The Bloated Bureaucracy

Navigating government services is becoming increasingly difficult. The growing problems are a result of constant meddling and a bureaucracy that can never match the open market.

The Bloated Bureaucracy
Photo by Norbert Braun / Unsplash

It's a target rich environment if you're looking for examples of government failure.

And while it's fair to lay some blame on the current mob, there are some very big problems that no government has been able to solve.

When they do try, the new intervention often makes things worse. After a while it's put in the 'too hard' basket and any future plans merely tinker at the edges.

That's the 'be seen to be doing something' approach that ultimately leads to systemic failure.

My Spanish tutor gave me a phrase for it yesterday - atar con alambre.

It literally translates as 'tying with wire' but means to have a solution that provides a temporary fix but no long-term answer to the problem.

The temporary fix in such cases is a political one, meant to buy time in order to get past the next election.

Which leads me to the aged care system.

If ever there was an area that has seen myriad announcements for very little gain it would be aged care.

That's not to criticise the facilities. Some of them are just amazing .

No, what I am referring to is the bureaucracy inherent in such a system.

I've spoken with people trying to navigate their way through it recently and the tales are horrific.

The constant assessments, the buck passing, the specialist consultations and the paper shuffling is just extraordinary.

Branches of bureaucracy don't communicate effectively with one another and many provide incomplete advice available only over the telephone.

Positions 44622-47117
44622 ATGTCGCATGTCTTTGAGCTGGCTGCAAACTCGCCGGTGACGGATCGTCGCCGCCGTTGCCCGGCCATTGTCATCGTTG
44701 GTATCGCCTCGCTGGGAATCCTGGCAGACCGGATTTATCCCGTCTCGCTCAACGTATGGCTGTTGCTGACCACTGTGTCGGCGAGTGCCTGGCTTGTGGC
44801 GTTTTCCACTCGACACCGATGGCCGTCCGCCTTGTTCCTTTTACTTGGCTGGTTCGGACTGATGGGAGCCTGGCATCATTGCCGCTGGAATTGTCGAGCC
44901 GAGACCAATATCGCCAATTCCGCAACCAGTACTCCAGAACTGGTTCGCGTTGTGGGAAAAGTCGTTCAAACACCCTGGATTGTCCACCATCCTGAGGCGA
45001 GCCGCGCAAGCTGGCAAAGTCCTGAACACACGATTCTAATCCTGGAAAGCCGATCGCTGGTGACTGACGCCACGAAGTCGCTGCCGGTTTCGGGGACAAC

It took one caring daughter over 36 minutes just to have the call answered yesterday and then over two hours of tooing and froing to find out what was causing the particular issue.

During that conversation she was told multiple times 'everything was in order' despite the department refusing to release funds to pay the facility provider.

Pointing this out repeatedly fell on deaf ears . It was only through sheer dogmatic determination that the young woman discovered the cause of the bureaucratic bottleneck.

It was created by one administrative error and yet was unable to be fixed by the group that made it. The frustrated daughter was eventually referred off to another agency where the saga began again.

In-home care can also be a nightmare to navigate and it can take many months to obtain the assistance services that a particular person needs.

In some respects we should be pleased that these services are available at all. They cost taxpayers a lot of money and, like the NDIS, the providers seem to charge much more than you'd pay from your own pocket.

I can get a gardener and a cleaner for half the price the taxpayers get billed under an aged care package.

And therein lies the nub of Australia's problems.

Too many people are reliant on government. That's not just the elderly but those who make a living from providing services to or for government.

Some Canberra 'crat decides a cleaner is worth $70 an hour and all the sanctioned providers bump the prices up. It's the same with child care or the political staffers (and politicians) hotel allowance during sitting weeks.

The minute the rebate is lifted, the prices rise to match it.

We'd be so much better off having a voucher system of services that would allow an individual (or family) secure the services they need through the competitive market.

They could then prioritise through need and as those needs change they can pivot and adapt quickly. Of course it isn't perfect and I also know that not everyone is able or wants to make those decisions.

However, if we are serious about ensuring this country remains solvent and can provide social services to those in need, we need radical change.

More government and a bloated bureaucracy is bad for everyone...except those living high on the hog from taxpayers money.

Thought for the Day

“Anyone who stops learning is old, whether at 20 or 80. Anyone who keeps learning stays young.” 
Henry Ford

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